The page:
Ethnic studies, multicultural studies offer nuanced perspective on campus

CAMPUS ISSUES: UC Berkeley needs to continue to invest in its ethnic studies programs while also creating new courses related to mixed and multicultural identities

Illustration of diverse set of people
Emily Bi/Senior Staff

The UC Berkeley ethnic studies department and multicultural major programs have historically struggled to maintain their funding in the face of campus budget cuts. 

In 2011, $500,000 in cuts were made, affecting the ethnic studies, African American studies and gender and women’s studies departments. In 2016, all of the major area studies programs under the umbrella program of International and Area Studies were coalesced into one single global studies program. In 2018, the acclaimed peace and conflict studies major was retired and absorbed into the global studies major.

UC Berkeley is a campus that has perpetually struggled to invest and maintain reliable funding in its cultural education programs. But recently, UC Berkeley has increased the budget for ethnic studies, African American studies and gender and women’s studies, signaling that the campus recognizes the need for such fields.

Fostering inclusion and appreciation for other cultures is significantly aided by classroom exposure to those topics. And while the American Cultures course requirement encourages students to explore ethnic studies, the requirement doesn’t mandate specific exposure to the topic. As a result, students who are not majoring in ethnic studies topics are limited in their exposure to this field of study. 

This is a shame because UC Berkeley’s ethnic studies department provides critical and interdisciplinary courses that expand the student body’s exposure to the perspectives of people of color. And while this is one of the more diverse departments on campus, there is still room for the program to grow. That growth should start with the development of regularly offered ethnic studies courses specifically related to the field of mixed-race and multicultural studies. 

From slavery to Japanese American concentration camps to today’s southern border politics, many political and social issues are multicultural ones. If UC Berkeley is to be a leader in teaching its students how to approach multicultural issues, its students must be better equipped to informatively and sensitively handle cross-cultural sociopolitical issues.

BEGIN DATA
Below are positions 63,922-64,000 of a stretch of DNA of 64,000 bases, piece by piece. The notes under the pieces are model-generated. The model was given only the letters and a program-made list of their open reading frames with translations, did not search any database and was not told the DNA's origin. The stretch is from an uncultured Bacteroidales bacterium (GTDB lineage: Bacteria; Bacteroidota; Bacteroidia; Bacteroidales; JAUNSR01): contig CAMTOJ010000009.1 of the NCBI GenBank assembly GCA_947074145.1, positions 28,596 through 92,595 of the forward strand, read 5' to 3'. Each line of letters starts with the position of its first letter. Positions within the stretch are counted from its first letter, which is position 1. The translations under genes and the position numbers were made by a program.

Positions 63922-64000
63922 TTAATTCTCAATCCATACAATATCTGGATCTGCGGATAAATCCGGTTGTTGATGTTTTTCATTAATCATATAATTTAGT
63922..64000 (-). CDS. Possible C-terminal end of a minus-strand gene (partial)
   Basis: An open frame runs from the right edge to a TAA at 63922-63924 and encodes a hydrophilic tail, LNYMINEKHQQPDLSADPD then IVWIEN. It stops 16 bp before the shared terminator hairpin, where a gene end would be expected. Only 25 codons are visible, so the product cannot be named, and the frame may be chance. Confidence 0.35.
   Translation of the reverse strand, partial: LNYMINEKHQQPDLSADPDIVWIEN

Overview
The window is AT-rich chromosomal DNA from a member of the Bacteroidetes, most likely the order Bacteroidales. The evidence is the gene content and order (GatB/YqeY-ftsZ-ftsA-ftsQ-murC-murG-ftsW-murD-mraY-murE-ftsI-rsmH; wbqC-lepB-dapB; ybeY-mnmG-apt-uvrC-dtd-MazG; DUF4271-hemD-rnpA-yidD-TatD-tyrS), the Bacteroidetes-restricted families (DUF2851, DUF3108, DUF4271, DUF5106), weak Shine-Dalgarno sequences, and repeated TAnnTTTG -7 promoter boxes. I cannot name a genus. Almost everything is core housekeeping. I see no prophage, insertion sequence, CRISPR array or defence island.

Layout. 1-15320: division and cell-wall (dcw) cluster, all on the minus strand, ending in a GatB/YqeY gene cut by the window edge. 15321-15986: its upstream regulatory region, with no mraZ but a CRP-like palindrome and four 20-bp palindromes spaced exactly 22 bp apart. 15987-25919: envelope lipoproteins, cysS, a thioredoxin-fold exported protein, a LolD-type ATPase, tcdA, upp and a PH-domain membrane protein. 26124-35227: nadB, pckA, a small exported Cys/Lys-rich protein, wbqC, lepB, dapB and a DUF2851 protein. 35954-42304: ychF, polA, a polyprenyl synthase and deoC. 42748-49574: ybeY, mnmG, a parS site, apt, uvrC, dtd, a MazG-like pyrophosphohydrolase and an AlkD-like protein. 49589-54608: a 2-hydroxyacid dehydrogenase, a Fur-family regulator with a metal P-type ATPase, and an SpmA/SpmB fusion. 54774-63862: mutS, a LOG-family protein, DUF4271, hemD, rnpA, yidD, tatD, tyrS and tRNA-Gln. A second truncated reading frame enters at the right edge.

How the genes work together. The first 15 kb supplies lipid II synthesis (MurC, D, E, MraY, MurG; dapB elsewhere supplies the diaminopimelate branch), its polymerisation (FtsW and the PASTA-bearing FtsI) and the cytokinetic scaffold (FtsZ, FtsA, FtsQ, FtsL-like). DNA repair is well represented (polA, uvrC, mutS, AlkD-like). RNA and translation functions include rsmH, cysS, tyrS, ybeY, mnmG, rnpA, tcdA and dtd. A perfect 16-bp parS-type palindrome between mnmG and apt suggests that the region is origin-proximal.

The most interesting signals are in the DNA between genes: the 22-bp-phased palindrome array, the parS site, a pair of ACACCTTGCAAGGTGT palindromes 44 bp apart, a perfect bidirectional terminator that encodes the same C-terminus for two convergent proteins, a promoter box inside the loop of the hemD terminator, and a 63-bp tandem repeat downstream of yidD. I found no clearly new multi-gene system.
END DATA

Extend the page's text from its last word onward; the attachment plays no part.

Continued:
And with such a large community of mixed students on campus, the lack of classes related to mixed-race and multicultural topics becomes an issue of representation. Many students use their collegiate education to learn more about the history of their cultures and ethnic identities. When there are almost no classes that cover the mixed-race experience, these students are left having to learn about their ethnicities in isolation from one another. 

Allocating funds to the creation of comparative ethnic studies and culturally intersectional courses would allow these students to explore the nuances that come with intersecting cultures and would offer professors the opportunity to explore and pioneer a field of study that is largely underdeveloped. 

UC Berkeley has an opportunity to turn a page when it comes to ethnic studies and to be at the forefront of developing multicultural courses. It is imperative that campus commit financial and human resources to these fields for the good of its faculty and students and for the diversity of education.

Editorials represent the majority opinion of the Editorial Board as written by the opinion editors.